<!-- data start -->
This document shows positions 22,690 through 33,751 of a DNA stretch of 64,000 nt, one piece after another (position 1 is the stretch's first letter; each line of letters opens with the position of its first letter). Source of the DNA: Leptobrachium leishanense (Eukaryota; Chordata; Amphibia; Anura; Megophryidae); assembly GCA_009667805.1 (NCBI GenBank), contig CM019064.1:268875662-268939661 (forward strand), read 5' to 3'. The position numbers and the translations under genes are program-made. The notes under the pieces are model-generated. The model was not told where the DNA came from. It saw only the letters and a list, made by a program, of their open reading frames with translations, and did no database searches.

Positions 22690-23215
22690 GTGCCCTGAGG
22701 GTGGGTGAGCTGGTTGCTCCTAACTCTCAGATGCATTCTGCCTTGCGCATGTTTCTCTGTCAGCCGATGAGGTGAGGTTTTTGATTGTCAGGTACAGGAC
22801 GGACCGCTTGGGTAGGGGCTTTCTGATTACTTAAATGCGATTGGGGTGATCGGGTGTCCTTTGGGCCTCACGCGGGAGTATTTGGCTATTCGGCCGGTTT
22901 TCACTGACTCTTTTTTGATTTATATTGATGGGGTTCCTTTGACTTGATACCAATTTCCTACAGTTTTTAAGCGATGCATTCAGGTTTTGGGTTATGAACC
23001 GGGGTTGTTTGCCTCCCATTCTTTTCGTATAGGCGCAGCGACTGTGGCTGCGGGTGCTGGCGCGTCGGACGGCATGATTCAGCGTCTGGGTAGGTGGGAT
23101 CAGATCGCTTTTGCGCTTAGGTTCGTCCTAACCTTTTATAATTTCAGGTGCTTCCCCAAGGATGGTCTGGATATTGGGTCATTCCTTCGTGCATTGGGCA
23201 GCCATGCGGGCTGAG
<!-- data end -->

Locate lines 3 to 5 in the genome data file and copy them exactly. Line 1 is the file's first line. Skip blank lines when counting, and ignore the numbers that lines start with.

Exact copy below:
22690 GTGCCCTGAGG
22701 GTGGGTGAGCTGGTTGCTCCTAACTCTCAGATGCATTCTGCCTTGCGCATGTTTCTCTGTCAGCCGATGAGGTGAGGTTTTTGATTGTCAGGTACAGGAC
22801 GGACCGCTTGGGTAGGGGCTTTCTGATTACTTAAATGCGATTGGGGTGATCGGGTGTCCTTTGGGCCTCACGCGGGAGTATTTGGCTATTCGGCCGGTTT